After years of outstripping global GDP, the growth of world trade is set to remain in line with GDP, according to a noted economist.

Frederic Neumann, who heads up HSBC’s Asia research, tells GTR that the halcyon days of global trade expanding at twice the rate of GDP are gone.

“Since the financial crisis, momentum has stalled and we expect exports in the coming years to expand more in line with global GDP growth. Big importing economies, especially the US and Europe, are no longer growing as briskly but import penetration in countries that are growing faster are either too small to make up the difference or are not as import intensive in their growth, such as China‎,” Neumann says.

The slump can also be partly explained by the thus far only marginal recovery in the US. Neumann says that if the US could return to sustained growth of more than 3%, the impact on trade and exports would be telling and the picture would look different, however few have predicted this with any real confidence.

In a wide-reaching interview that expanded on comments he made in a recent report, Neumann reiterated the view that bank lending in Asia has stalled, but suggested that this would not have the major impact on trade volumes some have predicted.

He said: “The more cautious stance among banks across Asia is unlikely to have a material impact on trade. For example, there are no signs ‎that trade financing is drying up or that funding conditions are tightening considerably. Caution among banks affects other sectors, such as real estate, where after years of rapid credit growth leverage ratios have climbed. However, this is more of a domestic issue than a trade-related issue.”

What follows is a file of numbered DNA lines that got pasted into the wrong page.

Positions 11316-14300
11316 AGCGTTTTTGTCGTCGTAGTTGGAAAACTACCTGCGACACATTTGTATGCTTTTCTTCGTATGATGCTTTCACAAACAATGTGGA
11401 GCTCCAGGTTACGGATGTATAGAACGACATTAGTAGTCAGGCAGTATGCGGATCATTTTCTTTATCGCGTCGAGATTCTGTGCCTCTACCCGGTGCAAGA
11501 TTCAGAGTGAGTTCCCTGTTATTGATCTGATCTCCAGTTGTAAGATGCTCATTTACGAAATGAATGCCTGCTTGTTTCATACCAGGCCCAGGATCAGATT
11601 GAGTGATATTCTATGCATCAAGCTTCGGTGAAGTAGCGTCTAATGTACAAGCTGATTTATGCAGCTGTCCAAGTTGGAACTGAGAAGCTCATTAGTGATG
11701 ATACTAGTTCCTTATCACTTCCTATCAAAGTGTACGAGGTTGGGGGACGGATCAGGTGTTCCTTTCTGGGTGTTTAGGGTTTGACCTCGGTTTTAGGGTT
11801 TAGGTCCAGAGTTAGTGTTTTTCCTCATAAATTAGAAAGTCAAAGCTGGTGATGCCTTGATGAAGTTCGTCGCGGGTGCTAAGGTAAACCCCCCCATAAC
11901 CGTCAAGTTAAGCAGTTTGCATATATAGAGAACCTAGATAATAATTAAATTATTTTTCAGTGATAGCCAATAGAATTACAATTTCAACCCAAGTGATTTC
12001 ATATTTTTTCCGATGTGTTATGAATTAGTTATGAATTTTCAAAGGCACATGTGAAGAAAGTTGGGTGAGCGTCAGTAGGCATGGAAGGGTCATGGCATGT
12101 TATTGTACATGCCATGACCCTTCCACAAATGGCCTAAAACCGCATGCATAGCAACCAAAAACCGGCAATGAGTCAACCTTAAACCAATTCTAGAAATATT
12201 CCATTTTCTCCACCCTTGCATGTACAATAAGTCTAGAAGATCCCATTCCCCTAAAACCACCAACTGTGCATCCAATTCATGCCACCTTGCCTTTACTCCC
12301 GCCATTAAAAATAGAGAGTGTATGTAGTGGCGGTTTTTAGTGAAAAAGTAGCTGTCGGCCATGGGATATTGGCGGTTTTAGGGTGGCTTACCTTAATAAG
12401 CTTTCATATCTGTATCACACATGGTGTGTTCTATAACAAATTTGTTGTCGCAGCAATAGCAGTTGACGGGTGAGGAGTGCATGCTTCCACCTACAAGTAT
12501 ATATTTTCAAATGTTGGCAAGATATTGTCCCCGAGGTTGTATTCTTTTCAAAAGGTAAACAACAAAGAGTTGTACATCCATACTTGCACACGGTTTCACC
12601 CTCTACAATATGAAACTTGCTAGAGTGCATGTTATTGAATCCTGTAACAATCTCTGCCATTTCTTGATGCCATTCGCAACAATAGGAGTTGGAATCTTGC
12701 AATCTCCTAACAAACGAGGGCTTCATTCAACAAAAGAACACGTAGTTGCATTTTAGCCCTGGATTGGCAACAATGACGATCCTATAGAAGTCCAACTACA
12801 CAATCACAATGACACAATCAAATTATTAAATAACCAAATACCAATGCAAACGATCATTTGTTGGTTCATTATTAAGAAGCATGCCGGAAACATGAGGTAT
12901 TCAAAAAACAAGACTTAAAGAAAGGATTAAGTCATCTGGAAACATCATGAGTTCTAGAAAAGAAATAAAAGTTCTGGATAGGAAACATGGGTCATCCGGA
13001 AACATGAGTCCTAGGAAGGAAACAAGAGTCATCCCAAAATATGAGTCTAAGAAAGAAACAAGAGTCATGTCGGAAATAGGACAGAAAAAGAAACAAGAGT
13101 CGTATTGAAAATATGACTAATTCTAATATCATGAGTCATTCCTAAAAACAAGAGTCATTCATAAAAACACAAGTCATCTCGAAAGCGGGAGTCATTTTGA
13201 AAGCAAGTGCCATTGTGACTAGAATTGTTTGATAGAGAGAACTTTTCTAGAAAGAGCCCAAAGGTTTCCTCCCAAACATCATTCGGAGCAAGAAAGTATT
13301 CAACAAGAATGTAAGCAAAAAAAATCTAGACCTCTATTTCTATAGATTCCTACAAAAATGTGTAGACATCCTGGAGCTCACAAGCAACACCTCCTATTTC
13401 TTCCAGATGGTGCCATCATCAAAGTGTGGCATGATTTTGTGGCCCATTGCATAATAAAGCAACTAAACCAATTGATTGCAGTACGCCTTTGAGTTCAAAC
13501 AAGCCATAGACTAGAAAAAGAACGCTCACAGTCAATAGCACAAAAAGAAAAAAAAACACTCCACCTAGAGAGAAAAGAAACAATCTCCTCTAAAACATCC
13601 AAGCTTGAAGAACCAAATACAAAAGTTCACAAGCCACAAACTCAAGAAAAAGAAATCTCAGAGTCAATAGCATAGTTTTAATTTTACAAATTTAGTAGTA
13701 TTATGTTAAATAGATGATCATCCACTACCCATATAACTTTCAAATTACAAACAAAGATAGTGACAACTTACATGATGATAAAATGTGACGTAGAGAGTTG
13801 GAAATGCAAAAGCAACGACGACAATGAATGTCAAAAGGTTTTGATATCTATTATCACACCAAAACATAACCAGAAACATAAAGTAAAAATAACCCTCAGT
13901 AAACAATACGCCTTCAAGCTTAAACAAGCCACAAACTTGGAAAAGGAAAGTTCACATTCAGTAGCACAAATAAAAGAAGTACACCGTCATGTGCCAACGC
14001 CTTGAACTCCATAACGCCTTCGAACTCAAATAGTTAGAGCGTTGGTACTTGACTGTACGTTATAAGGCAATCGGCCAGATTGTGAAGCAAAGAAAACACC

Countries are too saturated in debt, Neumann said, to embark on the kind of expansionary fiscal policies that would accelerate commercial trade lending. As a result, banks are “struggling with muddy balance sheets” and firms are over-leveraged.

Looking to the positives, Neumann earmarked Vietnam as a market which could help take up some of the slack emanating from China, but said that this is a “micro” view rather than a “macro” view.

He continued: “China is losing competitiveness in light manufacturing due to soaring wage costs. As a result, countries like Vietnam are well placed to pick up market share from China, as is already evident in markets like Bangladesh and Sri Lanka. The Philippines is another country that could benefit from this trend, although infrastructure bottlenecks are slowing progress.”